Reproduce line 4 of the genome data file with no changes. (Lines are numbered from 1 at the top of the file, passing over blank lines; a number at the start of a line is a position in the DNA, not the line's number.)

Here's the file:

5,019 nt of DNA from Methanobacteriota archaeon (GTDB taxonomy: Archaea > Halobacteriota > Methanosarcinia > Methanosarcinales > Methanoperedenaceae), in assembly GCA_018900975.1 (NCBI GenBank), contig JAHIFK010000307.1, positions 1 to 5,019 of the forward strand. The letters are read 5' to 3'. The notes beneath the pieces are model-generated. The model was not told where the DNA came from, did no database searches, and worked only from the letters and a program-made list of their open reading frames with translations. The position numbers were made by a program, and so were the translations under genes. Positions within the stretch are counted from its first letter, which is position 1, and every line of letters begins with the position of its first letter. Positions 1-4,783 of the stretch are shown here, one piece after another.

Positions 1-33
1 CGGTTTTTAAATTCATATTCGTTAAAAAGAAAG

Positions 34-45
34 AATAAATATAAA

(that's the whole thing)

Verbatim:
Positions 34-45